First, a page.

Diarrhea is a common problem for dogs, and many factors can be responsible. If your dog is affected, you may be wondering whether they need veterinary attention. Our veterinarians in south Austin at Oliver Animal Hospital share information about what causes diarrhea in dogs, when you should be worried, and how you can address the problem.
Dog diarrhea causes
While some conditions that disrupt your dog’s intestinal tract are innocuous, others can be life-threatening. Many things can cause diarrhea, but the most common causes include:
- Dietary indiscretion — Dogs aren’t the most discriminating eaters, and when they eat too much or ingest garbage or spoiled meat (e.g., meat from a carcass they find), this can result in diarrhea.
- Change in diet — Your dog’s intestinal tract needs time to adjust to new proteins, and changing their diet abruptly can cause diarrhea.
- Parasites — Intestinal parasites, such as hookworms, roundworms, whipworms, coccidia, and giardia, can cause diarrhea, especially in puppies and immunocompromised dogs.
- Toxicities — Many common foods, plants, and household products are toxic to pets and can lead to diarrhea. If your pet ingests a toxin, immediately call Oliver Animal Hospital or Animal Poison Control to get expert advice.
- Foreign objects — Many dogs will swallow anything, and if they ingest a foreign object, such as a sock, toy, or rock, they can develop an intestinal obstruction, causing diarrhea.
- Viral infections — Parvovirus, distemper, and coronavirus can cause diarrhea in puppies and dogs.
- Bacterial infections — Bacteria, such as Clostridium perfringens, Clostridium difficile, and Salmonella, can result in diarrhea.
- Underlying disease — Dogs affected by kidney disease, liver disease, inflammatory bowel disease, and certain cancers can have diarrhea.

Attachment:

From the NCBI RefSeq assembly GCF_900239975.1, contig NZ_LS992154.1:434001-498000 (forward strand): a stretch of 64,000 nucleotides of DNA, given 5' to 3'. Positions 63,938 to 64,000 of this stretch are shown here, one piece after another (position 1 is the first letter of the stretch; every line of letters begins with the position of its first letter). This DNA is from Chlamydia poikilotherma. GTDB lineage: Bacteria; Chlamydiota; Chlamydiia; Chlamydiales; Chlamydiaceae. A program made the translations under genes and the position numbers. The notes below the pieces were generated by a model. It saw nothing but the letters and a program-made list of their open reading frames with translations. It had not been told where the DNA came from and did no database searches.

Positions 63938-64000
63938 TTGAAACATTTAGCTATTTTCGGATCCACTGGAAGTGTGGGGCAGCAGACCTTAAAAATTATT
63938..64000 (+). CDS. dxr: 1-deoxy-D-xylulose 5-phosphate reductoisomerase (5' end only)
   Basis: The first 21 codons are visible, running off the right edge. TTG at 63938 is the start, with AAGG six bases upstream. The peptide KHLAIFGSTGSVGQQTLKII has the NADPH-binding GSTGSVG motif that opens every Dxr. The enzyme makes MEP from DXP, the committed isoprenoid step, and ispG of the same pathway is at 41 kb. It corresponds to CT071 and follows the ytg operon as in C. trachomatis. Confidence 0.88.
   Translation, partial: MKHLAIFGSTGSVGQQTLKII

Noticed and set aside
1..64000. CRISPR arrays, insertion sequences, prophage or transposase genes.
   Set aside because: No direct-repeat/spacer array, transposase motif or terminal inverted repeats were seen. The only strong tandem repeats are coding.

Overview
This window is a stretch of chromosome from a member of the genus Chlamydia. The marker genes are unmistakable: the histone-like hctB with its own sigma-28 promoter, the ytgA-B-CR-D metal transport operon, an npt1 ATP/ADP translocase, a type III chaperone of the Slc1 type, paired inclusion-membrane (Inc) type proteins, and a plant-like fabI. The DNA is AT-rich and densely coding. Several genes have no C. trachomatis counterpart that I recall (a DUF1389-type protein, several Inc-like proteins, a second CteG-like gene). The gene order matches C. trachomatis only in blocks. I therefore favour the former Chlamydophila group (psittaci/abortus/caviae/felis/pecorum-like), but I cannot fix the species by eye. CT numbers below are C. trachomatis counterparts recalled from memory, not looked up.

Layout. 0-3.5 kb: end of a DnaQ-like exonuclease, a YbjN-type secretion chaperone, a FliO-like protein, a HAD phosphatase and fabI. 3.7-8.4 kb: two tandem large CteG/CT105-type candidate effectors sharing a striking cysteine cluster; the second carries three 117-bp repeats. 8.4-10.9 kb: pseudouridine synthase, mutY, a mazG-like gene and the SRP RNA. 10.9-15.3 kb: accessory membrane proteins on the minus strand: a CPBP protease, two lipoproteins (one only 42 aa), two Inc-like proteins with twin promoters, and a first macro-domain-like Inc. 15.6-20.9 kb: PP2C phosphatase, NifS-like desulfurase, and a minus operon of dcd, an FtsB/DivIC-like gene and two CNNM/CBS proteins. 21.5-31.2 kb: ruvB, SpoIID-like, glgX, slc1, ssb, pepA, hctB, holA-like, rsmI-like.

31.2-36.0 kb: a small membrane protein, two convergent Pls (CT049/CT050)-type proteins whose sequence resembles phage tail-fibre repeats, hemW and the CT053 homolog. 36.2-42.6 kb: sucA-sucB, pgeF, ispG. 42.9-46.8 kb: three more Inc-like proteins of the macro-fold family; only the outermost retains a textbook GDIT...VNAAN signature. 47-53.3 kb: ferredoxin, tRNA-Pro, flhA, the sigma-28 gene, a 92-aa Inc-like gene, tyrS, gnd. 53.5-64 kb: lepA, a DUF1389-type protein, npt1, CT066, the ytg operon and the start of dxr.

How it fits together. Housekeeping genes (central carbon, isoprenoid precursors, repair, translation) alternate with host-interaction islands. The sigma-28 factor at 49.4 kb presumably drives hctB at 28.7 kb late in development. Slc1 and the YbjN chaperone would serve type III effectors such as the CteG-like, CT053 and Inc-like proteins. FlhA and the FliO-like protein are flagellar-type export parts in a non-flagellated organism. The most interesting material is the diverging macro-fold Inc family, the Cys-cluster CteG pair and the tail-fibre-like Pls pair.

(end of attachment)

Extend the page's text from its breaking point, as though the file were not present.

- Food allergies — Most allergies in dogs show up as itchy skin, but about 30% of food allergic dogs have gastrointestinal signs, including diarrhea.
- Medications — Certain medications can cause diarrhea.
- Stress — Extreme anxiety and stress can result in diarrhea.
Assessing dog diarrhea
The characteristics of your dog’s diarrhea can help determine the cause. Dog diarrhea is typically characterized as large bowel or small bowel diarrhea.
- Large bowel diarrhea — When your dog’s diarrhea originates in the large intestine or colon, characteristics include increased frequency, small stool volumes, mucus covered stool, and straining to defecate. Blood also may be seen if blood vessels break when your dog is straining to defecate.
- Small bowel diarrhea — When your dog’s diarrhea originates in the small intestine, characteristics include large stools produced at normal frequency, fatty and frothy stool, and no straining. If left untreated, small bowel diarrhea can lead to weight loss, a poor hair coat, and a ravenous appetite.
Problematic dog diarrhea
Not every diarrhea episode is cause for concern, but your dog should receive veterinary attention in the following situations: